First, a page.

Tag Archives: artists

RAD Studio Stroll

Hi Folks! Don’t forget that today and tomorrow is the RAD Studio Stroll. Go HERE for more info. Cheers!

Sunday Morning with Modern Asheville

I NEEDED COLOR ~ Jim Carey  Thanks to our friend Pat for this one. Cheers!

How does an artist afford Asheville?

By the Citizen Times | Here is a nice article featuring some of our friends regarding artists making a living here in Asheville. Go here to read. Enjoy!

the Creative Class | Tax Time and seeking Home Mortgages

Image-11In Richard Florida’s “Rise of the Creative Class”  he states that human creativity is the rising and defining feature of our economic life today. Creativity is essential to the way we live and work. It is associated with the rise of new work environments, lifestyles, associations and neighborhoods, which in turn are conductive to creative work. Creativity can be both social and individual and often stifled by organizations.  This becomes part of the energy behind the entrepreneurial spirit and desire to pave one’s own path. The creative class is less inspired by money and more inspired by experiences and intrinsic rewards. Having been to recent events and Design Salons in the River Arts to West Asheville to the Five Points neighborhood you will see this “Creative Class’ first hand. The growth of individual creative companies in our little town as it offers the choice for personal freedom and an active and inspired lifestyle.

Given the creative culture of Modern Asheville Real Estate we tend to attract clients who are self-employed entrepreneurs moving here for that lifestyle choice. Unique home buyers looking for properties that showcase their sense of self. These samecordell-house-shipping-container-home_1 folks also have unique challenges when it comes to tax time and qualifying to purchase a home. These self-employed borrowers tend to take a lot of deductions to reduce their taxable income. While this reduces their tax liability, it also reduces their income used to qualify for a mortgage. All loans require self-employed borrowers to provide a minimum of two years recent personal and business tax returns. Anyone who is self- employed will want to show as much income as possible to use as qualifying income for a mortgage. 

Be mindful of which line on your tax return your tax preparer reports income. If you are an owner of a Corporation and/or a Sole Proprietor business the income may be reported on several different lines of your 1040 like the Schedule C, Schedule D or Schedule E. If you pay yourself a regular wage then you may show W2 income as well. When qualifying for a mortgage, in most images-3instances, income from a self-employed borrower will only be used if the income is reported on the same line of the tax return for the past 2-years. If a self-employed borrower reports business income through their Corporation on their Schedule E one year and the next year reports income from the same source through their Sole Proprietor business on a Schedule C, a mortgage banker/broker will most likely not be able to use that income when qualifying the borrower. In most instances, income generated from self-employment needs to be reported on the same tax line for 2-years. If you are applying for a mortgage during tax season, make sure your banker or broker looks at your prepared taxes before filing with the IRS.

Having said all that Kelly and I both have to finish preparing our own similar taxes this weekend. Hopefully, the impending rain will help us stay focused on the task. Cheers to you!

Designing Our Future #10 | A Place for Artists

What could a property boom mean for our creative scene?  I recently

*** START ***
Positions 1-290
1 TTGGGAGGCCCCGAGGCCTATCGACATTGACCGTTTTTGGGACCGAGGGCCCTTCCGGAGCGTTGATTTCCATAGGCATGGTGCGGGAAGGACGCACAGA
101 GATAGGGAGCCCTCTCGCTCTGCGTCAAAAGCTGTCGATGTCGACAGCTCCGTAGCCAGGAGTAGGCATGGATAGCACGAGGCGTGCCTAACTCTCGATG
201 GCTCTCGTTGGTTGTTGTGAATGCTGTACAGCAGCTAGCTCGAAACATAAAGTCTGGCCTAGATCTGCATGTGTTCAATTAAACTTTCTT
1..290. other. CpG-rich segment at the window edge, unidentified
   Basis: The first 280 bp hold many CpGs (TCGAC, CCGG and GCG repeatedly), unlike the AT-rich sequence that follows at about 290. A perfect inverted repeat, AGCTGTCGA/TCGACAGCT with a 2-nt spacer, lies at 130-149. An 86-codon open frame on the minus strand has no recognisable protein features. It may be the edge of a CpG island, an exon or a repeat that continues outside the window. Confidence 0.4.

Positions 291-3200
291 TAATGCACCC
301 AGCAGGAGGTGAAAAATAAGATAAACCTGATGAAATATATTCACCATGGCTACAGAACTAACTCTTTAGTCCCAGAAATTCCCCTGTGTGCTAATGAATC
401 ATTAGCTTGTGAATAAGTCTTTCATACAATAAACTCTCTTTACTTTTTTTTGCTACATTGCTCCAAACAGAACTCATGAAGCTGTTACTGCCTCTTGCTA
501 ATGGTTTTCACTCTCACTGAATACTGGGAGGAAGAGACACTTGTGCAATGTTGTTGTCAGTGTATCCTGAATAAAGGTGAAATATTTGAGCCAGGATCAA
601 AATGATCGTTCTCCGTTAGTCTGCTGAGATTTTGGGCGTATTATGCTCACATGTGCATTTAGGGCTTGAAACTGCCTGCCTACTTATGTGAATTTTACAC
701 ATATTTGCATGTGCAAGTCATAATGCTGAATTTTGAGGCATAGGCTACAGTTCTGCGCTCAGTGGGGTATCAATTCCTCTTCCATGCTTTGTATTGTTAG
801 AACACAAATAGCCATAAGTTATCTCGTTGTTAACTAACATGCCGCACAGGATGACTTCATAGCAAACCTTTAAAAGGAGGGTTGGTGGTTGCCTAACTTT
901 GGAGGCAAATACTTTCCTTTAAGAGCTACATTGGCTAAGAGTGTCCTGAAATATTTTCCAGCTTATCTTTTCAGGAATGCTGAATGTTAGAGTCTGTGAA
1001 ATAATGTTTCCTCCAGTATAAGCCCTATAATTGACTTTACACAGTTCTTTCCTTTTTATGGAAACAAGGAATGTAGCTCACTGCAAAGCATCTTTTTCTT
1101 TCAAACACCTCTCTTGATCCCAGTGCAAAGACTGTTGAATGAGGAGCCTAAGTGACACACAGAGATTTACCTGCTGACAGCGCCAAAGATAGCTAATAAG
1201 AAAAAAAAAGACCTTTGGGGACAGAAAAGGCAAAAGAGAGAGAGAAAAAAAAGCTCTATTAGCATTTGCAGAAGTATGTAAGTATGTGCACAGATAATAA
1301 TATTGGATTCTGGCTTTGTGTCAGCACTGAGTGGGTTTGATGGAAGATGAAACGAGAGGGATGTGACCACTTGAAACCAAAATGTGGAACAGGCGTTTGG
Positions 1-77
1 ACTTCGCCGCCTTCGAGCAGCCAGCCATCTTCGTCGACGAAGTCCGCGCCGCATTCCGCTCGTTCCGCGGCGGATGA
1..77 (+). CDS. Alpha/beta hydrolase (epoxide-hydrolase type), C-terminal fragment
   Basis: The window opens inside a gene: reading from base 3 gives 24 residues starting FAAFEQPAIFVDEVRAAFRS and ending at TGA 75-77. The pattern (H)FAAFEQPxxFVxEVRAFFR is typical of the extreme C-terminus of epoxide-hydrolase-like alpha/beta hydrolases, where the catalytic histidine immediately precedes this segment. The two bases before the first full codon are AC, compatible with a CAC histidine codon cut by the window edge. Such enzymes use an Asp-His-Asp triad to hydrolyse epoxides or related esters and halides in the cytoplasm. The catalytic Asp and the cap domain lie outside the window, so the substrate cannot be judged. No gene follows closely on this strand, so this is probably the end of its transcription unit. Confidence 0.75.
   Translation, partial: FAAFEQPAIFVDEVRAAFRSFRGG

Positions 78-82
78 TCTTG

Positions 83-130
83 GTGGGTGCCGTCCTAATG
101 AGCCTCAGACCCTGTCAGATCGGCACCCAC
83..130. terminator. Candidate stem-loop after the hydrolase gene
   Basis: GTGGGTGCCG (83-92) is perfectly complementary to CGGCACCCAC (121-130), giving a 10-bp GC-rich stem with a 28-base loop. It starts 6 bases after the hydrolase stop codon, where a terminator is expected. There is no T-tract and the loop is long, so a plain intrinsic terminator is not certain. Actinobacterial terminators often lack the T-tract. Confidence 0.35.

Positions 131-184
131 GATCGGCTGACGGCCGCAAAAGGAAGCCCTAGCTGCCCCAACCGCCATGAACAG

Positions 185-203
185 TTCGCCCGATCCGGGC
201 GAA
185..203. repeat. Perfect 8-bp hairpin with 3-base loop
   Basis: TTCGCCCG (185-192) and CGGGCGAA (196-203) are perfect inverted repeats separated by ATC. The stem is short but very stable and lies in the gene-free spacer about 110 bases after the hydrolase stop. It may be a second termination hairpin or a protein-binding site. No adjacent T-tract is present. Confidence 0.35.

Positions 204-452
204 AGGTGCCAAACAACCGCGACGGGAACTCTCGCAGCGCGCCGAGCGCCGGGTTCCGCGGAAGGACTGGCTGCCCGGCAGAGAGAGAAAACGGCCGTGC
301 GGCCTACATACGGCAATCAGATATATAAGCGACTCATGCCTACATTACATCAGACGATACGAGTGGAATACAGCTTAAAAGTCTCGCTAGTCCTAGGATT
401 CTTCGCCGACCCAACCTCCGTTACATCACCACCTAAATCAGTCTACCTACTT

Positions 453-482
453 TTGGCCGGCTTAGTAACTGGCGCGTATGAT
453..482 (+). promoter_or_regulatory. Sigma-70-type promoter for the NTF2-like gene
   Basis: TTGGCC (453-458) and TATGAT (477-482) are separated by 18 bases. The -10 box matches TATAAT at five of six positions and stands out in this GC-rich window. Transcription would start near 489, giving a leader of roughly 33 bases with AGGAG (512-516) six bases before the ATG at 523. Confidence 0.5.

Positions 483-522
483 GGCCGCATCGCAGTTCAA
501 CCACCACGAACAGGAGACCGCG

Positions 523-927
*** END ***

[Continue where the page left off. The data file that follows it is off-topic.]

read the below article from the Portland Monthly — my old stomping grounds. I often refer to Asheville as a mini-Portland given the similar cultural vibe which made it an easy transition for me when I finally decided to land here nine years ago now. What was one of the first things I did here? I opened an art studio in the River Arts District and immersed myself in the Asheville art scene. IMG_2311The art and design scene has always had a gravitational pull and remains part of the culture of our collective Modern Asheville Real Estate office, team and community.

The below linked article discusses the issue of what happens to artists and our creative culture given times of unwavering growth. Here is a snippet ~ To many, the moment represented how Portland’s rising cost of living and booming real estate market are scattering its artists—and, in a larger sense, how a shiny, more expensive New Portland is sweeping aside the scruffier, less polished predecessor.Screen Shot 2016-03-05 at 9.31.57 AM

In our office and community we love both the polish and the grit of Asheville and hope our city can strike a balance with the two as we move through unprecedented growth. Please take a moment and read the article here and reflect. What are the considerations for our city as we evolve? Cheers!

Art for Justice

Thursday, May 14 from 6:00 to 8:30 PMScreen Shot 2015-04-21 at 5.40.07 PM

You are invited to attend a special evening at the historic Cotton Mill Studios in Asheville’s fun and funky River Arts District. Enjoy a delicious cocktail reception, meet the artists and shop the galleries of some of Asheville’s finest artisans. The artists of Coton Mill Studios are generously donating 40% of the evening’s sales to Pisgah Legal Services. Buy Tickets Here.

Cheers! Troy and Kelly

the First Cut | Artist Paul Farmer

IMG_0077Along with Jim Bixby, of 828 Design, I was able to take a beautiful drive down to the Bascom Center for the Arts in the Highlands yesterday to attend the opening reception of artist Paul Farmer’s new work. Paul was the Winter Artist in Resident at the center. His work for this show was an experimentation of paint as a sculptural medium. Paul CompInitially, he would compose layers of paint on glass. Once the paint dries he cuts the paint from the glass and then reassembles it on to wood panels creating something new with sculptural dimension. Sometimes the compositions are purely play and other times he captures social statements in abstract form. The show runs on the lower level of the Bascom until March 7th. Enjoy!IMG_0067